Virtually Married

by Reed Hearne

People sometimes notice the band on my left ring finger. "How long?" they ask.

My partner and I don't define our relationship within the boundaries of straight marriage. Our rings represent commitment.

"Tyce and I have been together nine years."

Various and amusing reactions depend upon who asks. Straight women are grateful that men, regardless of orientation, are genetically capable of pursuing romantic longevity. Lesbians smile smugly, not buying for a moment that males come with that equipment. Occasionally - OK, hardly ever - someone clueless will remark that Tyce is an unusual name for a girl. I mention this only because queer boys relish being taken for a married straight guy. Actual straight guys never ask because they don't notice jewelry on other men. Gay men, who don't form a consensus on the desirability of long term relationships, respond anywhere from envy (see straight women with a clue) to skepticism (see lesbians). A puzzled puppy tilt and, "You still have sex?" is a common rejoinder either way.

We bought our rings on a whim. It didn't occur to us to christen them with ceremony or imbue them with special significance. Months later, that meaning marched in unannounced just ahead of a surprise visit from Tyce' parent's whom I'd met only once and on their turf. As Tyce cleaned and I straightened (our congenital predilections), I found Tyce' ring stashed in one of the precious ornamental boxes queers tend to give each other on special occasions. At first he convinced me he didn't want it to be sucked down the drain while scouring the sinks. After we elevated the apartment into sparkling order, signaled by a howl of protest from our child/kitty, Zed, I handed it back and he pulled away.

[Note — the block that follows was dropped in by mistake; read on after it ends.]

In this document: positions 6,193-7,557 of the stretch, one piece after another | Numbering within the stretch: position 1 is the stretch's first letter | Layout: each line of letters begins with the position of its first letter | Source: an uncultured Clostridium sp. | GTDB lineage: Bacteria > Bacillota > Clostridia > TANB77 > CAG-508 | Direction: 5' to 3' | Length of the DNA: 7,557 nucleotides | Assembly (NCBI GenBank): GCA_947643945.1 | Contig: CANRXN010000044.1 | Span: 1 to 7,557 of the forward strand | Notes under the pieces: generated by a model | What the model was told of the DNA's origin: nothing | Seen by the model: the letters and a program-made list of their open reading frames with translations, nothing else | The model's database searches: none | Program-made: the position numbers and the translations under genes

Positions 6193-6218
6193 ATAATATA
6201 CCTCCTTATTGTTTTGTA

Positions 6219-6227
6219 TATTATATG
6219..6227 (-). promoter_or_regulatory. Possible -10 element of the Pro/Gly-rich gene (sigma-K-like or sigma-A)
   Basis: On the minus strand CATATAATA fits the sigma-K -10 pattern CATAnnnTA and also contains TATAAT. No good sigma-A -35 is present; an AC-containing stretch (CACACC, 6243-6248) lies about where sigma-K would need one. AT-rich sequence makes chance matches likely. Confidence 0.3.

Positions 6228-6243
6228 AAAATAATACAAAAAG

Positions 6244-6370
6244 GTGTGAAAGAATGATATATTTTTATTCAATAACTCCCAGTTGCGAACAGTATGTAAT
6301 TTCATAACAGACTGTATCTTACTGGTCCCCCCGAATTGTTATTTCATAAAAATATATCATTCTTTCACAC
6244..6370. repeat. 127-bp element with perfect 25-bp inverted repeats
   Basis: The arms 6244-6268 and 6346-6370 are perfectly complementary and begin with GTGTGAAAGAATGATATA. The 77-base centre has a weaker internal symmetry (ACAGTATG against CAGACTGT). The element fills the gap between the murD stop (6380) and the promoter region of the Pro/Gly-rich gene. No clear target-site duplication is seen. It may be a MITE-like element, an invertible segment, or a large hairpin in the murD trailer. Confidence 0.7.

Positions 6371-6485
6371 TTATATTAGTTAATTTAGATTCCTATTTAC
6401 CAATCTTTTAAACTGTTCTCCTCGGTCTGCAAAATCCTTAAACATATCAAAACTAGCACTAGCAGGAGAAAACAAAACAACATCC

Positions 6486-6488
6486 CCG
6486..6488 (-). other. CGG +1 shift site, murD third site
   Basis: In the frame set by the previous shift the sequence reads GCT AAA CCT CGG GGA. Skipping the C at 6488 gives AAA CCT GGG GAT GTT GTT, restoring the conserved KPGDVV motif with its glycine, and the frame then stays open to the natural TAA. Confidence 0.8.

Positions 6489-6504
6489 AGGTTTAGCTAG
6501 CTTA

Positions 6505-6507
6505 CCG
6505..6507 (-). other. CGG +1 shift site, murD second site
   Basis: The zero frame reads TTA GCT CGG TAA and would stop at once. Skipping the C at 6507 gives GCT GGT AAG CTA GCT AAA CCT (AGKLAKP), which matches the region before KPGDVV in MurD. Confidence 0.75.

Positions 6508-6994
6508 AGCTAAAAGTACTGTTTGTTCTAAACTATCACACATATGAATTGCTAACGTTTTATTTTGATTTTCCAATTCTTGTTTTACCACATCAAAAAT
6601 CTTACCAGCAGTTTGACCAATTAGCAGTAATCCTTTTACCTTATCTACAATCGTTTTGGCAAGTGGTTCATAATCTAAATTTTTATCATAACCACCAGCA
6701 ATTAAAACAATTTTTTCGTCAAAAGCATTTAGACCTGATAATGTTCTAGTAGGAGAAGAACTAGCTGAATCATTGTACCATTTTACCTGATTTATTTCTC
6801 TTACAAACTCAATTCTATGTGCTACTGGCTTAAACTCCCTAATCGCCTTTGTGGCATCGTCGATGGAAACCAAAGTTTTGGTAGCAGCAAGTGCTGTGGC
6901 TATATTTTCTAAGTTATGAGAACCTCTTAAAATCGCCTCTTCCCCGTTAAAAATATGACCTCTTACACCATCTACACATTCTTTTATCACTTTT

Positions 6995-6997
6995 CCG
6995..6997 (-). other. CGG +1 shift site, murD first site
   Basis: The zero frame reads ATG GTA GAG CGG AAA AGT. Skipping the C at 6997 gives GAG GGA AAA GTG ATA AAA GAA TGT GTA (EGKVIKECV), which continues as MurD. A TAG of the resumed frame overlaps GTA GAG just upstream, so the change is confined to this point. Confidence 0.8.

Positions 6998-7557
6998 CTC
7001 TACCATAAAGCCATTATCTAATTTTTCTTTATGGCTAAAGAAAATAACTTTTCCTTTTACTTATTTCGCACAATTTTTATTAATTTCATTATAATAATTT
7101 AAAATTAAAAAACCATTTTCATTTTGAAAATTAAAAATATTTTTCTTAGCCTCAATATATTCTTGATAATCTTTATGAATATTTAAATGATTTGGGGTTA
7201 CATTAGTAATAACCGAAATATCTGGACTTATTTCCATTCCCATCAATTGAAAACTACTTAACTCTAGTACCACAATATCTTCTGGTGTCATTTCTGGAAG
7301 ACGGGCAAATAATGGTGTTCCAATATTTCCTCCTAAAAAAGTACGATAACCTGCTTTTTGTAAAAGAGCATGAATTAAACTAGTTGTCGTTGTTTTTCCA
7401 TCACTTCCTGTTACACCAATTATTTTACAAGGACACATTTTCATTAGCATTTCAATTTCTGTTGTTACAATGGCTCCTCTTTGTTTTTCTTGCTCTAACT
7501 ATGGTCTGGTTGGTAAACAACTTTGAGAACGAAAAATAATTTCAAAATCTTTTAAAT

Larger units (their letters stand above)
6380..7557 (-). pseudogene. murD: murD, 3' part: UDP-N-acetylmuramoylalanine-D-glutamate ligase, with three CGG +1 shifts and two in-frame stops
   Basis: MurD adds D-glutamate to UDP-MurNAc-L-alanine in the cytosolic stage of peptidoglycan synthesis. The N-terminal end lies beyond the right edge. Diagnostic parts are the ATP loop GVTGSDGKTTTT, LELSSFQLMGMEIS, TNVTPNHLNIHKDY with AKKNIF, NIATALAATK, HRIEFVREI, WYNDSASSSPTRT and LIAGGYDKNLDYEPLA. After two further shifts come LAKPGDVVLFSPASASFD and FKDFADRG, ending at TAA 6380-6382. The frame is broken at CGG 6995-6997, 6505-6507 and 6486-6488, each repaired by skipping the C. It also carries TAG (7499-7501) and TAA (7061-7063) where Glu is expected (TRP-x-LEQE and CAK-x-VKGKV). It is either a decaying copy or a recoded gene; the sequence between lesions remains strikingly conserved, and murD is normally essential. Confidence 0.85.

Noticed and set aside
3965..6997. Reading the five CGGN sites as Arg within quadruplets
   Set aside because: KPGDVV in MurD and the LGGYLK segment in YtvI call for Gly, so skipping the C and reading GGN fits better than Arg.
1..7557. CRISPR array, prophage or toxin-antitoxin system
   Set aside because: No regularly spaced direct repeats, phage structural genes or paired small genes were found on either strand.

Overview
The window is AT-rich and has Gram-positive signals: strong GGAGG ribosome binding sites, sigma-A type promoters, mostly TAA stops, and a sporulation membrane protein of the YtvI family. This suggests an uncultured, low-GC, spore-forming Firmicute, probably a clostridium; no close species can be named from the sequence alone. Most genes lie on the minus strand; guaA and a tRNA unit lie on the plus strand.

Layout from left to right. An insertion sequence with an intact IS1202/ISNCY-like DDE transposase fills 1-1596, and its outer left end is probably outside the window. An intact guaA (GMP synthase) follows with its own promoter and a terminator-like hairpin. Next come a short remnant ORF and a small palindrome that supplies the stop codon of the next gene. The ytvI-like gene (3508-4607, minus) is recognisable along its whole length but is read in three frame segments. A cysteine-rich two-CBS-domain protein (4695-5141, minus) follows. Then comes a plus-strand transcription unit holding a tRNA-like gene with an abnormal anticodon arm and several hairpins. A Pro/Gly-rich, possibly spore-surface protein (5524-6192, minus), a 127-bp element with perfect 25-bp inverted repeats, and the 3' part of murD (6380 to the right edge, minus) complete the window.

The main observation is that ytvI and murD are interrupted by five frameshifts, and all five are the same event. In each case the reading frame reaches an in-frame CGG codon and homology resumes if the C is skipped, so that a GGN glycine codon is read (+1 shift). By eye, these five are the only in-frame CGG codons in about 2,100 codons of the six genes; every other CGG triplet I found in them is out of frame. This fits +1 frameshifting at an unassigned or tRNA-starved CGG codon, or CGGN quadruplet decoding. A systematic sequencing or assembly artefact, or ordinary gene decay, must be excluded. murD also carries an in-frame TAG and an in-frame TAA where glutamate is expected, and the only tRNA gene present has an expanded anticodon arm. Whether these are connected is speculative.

"I can't wear it in front of them," he blurted in desperation.

"Whoa! They don't know we live together?"

"Of course. But we don't talk about sex in our family."

"So we won't show them our home videos."

"They wouldn't understand. They'd be hurt and it would all be for nothing."

"I'm hurt. I don't understand...."

In my family, dinner was a forum as open as the Sally Jesse Raphael Show. To be Out to the world but not my family was unthinkable. I accused Tyce of betrayal. "Coward!" I screamed, "Hypocrite!"

The revelation landed when he didn't fight back. I'll never forget his look. 'I'm sorry,' it said, 'I thought you were the one who knew me.'

My expectations were about me, my history. I didn't have to co-opt his family to love the person born of theirs.

I apologized. He could wear his ring as he pleased. I would remove mine for no one, having finally deciphered the symbol - not as a contract, but as a willingness to make it up as we go along. The visit went well, we all got along, and even though I caught Tyce' mother glancing at my ring, she never said a word.


This column is dead serious but meant for entertainment purposes only. Like your favorite Psychic Hot Line. To respond to this column, write to Reed Hearne at Enterzone.

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